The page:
Scottish shale Scottish shale

Bathville (lands)

Alternative names:
Bathgate, Linlithgowshire
Local authority:
West Lothian

Originally part of the Hopetoun estates, the lands were sold to William Davidson in 1797, then passed through a number of hands until bought in 1859 by John Watson, who was the mineral tenant at the time. When John Watson & Sons was declared bankrupt in 1874, the lands were bought by the coalmaster James Wood.

  • Newspaper references - Estate sale notices

      THE compact ESTATE of BATHVILLE, pleasantly situated near to the new Glasgow road, within one mile of the thriving village of Bathgate, where manure can be procured, and a ready market for the produce of the farm. The lands consist of 114 acres, all enclosed and subdivided; the soil is good, and in high cultivation, a great part of which is in grass well laid down, sufficiently limed, and a great proportion dunged; what is in in crop also dunged, and sown in with proper grass seeds: 30 acres in summer fallow. The whole under proper management, fit for growing any kind of crops, and a more advantageous entry cannot be met with.,- Plenty of coal and ironstone in the lands, which may be wrought to great advantage, as a ready sale can always be depended on.

      Possession may be got immediately, or. at Martinmas next. Payment of the price will be made to suit a purchaser. For further particulars application may be made to James Paterson, Wind-Mill Street. William Renton, servant on the farm, will point out the boundaries. Edinburgh, 14th August, 1811.

      Caledonian Mercury, 15th August 1811


      TO BE SOLD BY PRIVATE BARGAIN, and to be entered to at Martinmas 1842,

      THE LANDS and MINERALS of BATHVILLE, pleasantly situated in the parish of Bathgate and county of Linlithgow, consisting of 344 imperial acres or thereby, inclosed and subdivided into neat Fields, the soil is good, and all in grass, so that a more advantageous entry is seldom to be met with. The Lands are full of Coal, which has been partially wrought, and found to be of the best quality with every appearance of Ironstone.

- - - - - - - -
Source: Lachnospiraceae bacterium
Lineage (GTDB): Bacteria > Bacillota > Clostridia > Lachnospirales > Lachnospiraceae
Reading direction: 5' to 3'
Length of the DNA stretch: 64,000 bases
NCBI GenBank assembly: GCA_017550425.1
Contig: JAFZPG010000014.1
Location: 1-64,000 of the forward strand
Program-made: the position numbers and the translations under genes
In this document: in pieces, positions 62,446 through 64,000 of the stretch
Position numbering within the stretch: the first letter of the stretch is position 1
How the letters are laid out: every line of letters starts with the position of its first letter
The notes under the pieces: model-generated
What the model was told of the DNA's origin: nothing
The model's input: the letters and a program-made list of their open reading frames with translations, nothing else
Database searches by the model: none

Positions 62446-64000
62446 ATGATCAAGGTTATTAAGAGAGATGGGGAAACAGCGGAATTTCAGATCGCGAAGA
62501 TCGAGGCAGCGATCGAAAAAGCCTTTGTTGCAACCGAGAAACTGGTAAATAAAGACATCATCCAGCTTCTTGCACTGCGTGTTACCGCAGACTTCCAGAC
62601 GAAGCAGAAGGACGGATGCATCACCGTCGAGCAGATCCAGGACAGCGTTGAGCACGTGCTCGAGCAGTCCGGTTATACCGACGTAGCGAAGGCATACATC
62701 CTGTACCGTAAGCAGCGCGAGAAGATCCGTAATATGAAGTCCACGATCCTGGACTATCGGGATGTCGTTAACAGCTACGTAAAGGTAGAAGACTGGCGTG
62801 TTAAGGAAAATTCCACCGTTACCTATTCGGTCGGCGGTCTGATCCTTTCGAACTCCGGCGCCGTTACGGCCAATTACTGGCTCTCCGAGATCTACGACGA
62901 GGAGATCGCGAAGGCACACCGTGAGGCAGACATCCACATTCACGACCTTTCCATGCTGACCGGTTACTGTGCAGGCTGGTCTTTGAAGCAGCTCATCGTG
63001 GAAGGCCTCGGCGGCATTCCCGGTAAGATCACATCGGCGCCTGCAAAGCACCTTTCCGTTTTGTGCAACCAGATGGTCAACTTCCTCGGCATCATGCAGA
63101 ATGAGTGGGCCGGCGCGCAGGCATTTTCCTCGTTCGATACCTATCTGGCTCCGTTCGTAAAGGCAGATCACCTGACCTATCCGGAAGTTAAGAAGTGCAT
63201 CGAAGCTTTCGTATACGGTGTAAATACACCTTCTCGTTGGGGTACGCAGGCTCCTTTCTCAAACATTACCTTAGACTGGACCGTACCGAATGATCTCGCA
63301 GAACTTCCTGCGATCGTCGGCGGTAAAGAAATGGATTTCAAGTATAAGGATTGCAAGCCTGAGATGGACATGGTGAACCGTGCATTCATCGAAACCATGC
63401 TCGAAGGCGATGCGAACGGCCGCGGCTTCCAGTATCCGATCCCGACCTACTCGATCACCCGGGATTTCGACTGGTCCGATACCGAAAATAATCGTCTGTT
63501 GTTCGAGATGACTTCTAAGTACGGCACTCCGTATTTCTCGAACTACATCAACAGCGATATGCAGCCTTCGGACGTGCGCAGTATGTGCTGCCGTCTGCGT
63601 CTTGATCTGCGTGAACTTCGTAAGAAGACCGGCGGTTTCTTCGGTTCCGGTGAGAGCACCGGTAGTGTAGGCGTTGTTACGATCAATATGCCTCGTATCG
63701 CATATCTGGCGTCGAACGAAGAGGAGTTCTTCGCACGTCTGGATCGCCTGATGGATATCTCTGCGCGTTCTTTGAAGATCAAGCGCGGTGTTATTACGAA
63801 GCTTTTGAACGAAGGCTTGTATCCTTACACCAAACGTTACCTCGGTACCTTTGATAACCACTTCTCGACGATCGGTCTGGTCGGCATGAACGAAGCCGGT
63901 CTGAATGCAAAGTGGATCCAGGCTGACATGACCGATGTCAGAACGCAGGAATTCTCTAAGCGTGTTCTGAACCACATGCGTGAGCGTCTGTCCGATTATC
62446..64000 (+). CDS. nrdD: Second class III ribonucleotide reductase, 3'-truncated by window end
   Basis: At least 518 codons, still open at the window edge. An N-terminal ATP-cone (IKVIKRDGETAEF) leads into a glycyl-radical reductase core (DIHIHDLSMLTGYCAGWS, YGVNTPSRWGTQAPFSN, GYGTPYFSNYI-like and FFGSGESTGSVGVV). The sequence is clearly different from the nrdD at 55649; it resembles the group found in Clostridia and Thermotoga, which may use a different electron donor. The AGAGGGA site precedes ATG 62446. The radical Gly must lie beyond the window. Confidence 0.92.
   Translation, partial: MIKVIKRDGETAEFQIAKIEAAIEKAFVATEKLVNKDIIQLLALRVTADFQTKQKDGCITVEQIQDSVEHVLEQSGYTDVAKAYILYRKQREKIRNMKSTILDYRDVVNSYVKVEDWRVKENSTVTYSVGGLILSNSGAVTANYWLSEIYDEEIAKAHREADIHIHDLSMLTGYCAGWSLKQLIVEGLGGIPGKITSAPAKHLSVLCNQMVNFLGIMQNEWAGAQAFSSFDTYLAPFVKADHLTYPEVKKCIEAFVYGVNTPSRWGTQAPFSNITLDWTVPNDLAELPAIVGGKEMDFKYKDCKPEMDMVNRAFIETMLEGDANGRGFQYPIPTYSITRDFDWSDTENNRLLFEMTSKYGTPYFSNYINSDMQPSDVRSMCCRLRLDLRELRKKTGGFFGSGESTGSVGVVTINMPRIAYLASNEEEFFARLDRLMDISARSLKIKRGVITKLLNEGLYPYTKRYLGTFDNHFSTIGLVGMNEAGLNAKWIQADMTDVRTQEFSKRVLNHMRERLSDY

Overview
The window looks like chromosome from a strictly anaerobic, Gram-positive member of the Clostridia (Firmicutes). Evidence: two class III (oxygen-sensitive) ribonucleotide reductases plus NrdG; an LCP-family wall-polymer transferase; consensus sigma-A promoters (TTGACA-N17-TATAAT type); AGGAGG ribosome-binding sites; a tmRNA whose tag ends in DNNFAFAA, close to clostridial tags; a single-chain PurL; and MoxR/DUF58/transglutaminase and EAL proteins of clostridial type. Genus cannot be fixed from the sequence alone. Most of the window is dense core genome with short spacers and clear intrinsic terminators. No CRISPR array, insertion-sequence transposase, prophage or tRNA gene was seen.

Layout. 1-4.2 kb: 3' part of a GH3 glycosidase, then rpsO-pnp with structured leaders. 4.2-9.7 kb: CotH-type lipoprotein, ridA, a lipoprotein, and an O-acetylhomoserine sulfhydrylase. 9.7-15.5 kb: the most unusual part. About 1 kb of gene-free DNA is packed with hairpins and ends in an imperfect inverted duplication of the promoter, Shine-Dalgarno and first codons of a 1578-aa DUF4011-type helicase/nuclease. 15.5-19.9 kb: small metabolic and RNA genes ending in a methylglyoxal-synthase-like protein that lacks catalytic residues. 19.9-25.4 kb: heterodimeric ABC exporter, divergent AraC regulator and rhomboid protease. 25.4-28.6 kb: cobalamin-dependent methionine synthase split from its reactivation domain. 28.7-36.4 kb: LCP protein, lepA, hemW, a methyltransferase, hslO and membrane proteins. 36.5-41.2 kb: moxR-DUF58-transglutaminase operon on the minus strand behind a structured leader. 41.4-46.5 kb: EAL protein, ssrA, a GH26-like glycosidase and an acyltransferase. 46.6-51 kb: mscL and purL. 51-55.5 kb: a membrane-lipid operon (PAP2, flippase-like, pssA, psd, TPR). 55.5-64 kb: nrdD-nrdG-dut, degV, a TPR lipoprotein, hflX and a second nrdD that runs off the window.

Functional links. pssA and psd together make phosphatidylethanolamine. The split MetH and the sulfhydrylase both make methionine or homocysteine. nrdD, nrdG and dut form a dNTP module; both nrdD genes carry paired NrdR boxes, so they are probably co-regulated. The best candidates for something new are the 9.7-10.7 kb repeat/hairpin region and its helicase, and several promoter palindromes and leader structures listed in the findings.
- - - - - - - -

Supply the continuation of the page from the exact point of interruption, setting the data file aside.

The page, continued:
For particulars apply to John Smith Esq., writer in Bathgate; or to Mr Davidson , 9 Newington Place, Edinburgh .

      The Scotsman, 17th August 1842



      To be Sold, by Public Roup, within the Faculty Hall, George's Place, Glasgow on Wednesday the 12th day of January next, at Two o'clock in the Afternoon, (if not previously disposed of by private at bargain,) THE LANDS of BATHVILLE, formerly called HARESTANES, in the Parish of Bathgate, and County of Linlithgow, with the MINERALS therein - all as presently let to and possessed by Messrs. Watson. The Lands extend to 146 Acres, or thereby, and, with the exception of a small portion occupied by Roads, Houses &c. are entirely Arable, They have been nearly all tile-drained, and are in good condition; and, being situated in a rich mining district, about two miles from Bathgate and seven from Linlithgow, are likely to rise in value,

      The House and Offices are substantial, and in good order. The Minerals, comprehending the celebrated Torbanehill Mineral, or Boghead Gas Coal, Blackband and clayband Ironstone, Coal, Limestone, and Fireclay, are very valuable, particularly the Gas Coal and Ironstone, which are abundant, and of excellent quality; and there are the best grounds for believing that they extend through the greater part if not the whole of the lands; and the Monkland Railway, which intersects the Lands, affords all easy and cheap mode of conveyance. Mr. Milne, the Overseer at Bathville,will show the lands; and further particulars may be learned on application to Messrs. Stout & Muirhead, No. 42 West George Street, Glasgow, who will exhibit the Title Deeds and Articles of Roup. at Glasgow, 26th November, 1858.